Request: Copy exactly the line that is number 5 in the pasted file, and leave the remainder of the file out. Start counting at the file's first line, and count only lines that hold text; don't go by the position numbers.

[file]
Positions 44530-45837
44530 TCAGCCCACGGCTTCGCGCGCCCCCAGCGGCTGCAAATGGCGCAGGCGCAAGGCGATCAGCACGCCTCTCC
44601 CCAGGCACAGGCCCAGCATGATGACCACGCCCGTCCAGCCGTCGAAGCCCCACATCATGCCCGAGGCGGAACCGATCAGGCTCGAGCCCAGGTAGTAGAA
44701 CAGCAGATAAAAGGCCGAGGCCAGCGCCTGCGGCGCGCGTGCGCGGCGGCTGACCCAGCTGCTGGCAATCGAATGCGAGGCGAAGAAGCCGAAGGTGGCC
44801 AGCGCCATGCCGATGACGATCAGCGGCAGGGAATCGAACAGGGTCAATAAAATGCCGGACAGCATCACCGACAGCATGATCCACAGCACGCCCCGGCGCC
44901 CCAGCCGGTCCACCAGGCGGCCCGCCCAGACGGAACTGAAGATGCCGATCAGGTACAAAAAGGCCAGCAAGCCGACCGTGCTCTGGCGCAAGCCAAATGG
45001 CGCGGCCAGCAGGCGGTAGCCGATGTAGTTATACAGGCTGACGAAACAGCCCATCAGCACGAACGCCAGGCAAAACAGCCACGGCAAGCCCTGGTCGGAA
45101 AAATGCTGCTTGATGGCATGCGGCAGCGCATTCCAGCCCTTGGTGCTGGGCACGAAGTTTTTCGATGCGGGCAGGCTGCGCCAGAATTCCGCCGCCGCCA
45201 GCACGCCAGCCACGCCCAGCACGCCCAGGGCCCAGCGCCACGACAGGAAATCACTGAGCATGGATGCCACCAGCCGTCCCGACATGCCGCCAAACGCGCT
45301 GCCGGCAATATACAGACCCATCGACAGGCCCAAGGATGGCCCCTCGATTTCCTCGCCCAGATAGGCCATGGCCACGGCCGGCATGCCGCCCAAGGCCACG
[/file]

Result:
44801 AGCGCCATGCCGATGACGATCAGCGGCAGGGAATCGAACAGGGTCAATAAAATGCCGGACAGCATCACCGACAGCATGATCCACAGCACGCCCCGGCGCC